I really need a housekeeper. I love to cook, and throw a mean dinner party—but other than that, housework is not exactly my specialty. Of course, if I were married to a man who was more productive than me at home, and less productive than me in the waged workforce, then I wouldn’t need to hire a housekeeper. And, in theory at least, we would both be much happier together than apart.
The “Just Say No” campaign in the late 1980s increased the severity of sentencing for drug offenders in the U.S. Since that time, particularly since the mid-1990’s, incarceration rates have been steadily increasing to the point that the U.S. now has the one of the highest incarceration rates in the world.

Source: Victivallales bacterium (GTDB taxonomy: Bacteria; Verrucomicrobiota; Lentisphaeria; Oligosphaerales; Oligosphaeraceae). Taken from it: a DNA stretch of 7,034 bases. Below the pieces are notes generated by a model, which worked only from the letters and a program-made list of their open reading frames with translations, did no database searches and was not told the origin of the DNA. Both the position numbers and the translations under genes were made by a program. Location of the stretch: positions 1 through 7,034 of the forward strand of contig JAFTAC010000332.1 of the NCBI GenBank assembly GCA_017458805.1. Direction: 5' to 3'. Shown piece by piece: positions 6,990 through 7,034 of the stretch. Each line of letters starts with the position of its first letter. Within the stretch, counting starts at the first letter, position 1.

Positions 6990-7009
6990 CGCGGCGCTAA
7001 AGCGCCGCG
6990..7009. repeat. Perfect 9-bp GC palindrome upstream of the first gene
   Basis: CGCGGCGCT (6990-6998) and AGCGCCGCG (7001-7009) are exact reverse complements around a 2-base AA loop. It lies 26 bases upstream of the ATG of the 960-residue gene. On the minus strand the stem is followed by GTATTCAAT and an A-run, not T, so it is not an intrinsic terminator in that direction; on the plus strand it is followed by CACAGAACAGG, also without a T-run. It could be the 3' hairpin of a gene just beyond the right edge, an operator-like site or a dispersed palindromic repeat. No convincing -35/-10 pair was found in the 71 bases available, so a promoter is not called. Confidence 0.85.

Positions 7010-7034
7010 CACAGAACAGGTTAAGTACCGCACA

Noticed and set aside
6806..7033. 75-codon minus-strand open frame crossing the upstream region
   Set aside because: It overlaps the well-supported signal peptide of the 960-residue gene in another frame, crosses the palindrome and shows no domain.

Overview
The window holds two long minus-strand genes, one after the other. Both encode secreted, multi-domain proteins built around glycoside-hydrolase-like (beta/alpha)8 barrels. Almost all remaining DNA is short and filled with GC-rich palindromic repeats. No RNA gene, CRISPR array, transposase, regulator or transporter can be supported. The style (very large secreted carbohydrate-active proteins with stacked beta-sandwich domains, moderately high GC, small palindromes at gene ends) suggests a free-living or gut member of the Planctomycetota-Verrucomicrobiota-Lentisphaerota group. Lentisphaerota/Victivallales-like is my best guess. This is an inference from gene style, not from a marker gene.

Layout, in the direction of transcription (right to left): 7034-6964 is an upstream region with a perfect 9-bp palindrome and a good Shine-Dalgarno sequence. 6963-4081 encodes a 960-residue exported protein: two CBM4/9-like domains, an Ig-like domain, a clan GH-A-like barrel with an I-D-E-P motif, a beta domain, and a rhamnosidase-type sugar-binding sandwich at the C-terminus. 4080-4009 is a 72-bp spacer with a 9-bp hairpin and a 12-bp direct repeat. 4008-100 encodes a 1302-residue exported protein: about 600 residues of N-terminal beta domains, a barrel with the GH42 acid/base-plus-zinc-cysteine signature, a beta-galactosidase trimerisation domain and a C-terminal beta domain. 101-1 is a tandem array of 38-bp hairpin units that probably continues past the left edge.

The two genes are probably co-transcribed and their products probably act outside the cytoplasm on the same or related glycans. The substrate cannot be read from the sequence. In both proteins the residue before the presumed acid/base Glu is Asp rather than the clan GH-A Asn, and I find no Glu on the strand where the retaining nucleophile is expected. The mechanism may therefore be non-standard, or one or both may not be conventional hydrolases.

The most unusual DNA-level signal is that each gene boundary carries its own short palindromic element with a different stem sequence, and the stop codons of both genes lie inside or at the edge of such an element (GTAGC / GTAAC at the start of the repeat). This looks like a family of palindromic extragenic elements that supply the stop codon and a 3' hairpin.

The very first post on Dollars and Sex asked the question: “Do Women Really Value Income Over Looks in a Mate?” The research we talked about in that post also addresses the issue of interracial dating, so I thought it would be interesting to return to that paper again and ask a new question: Do women value ethnicity over income in a mate?
According to a new, nationally representative, dataset released this weeka gap has emerged between the races in the U.S. It’s not an income, education, or a marriage gap—it’s a condom gap. Black Americans use condoms during vaginal intercourse significantly more than white Americans. This encouraging news on condom use might suggest hopes for a reversal in the trend in which black Americans have had a much higher prevalence of STIs than the rest of the population. Right now the evidence is preliminary, but with such a rich dataset available economists should be able to determine the factors that contribute to this difference in condom use behaviour between racial groups.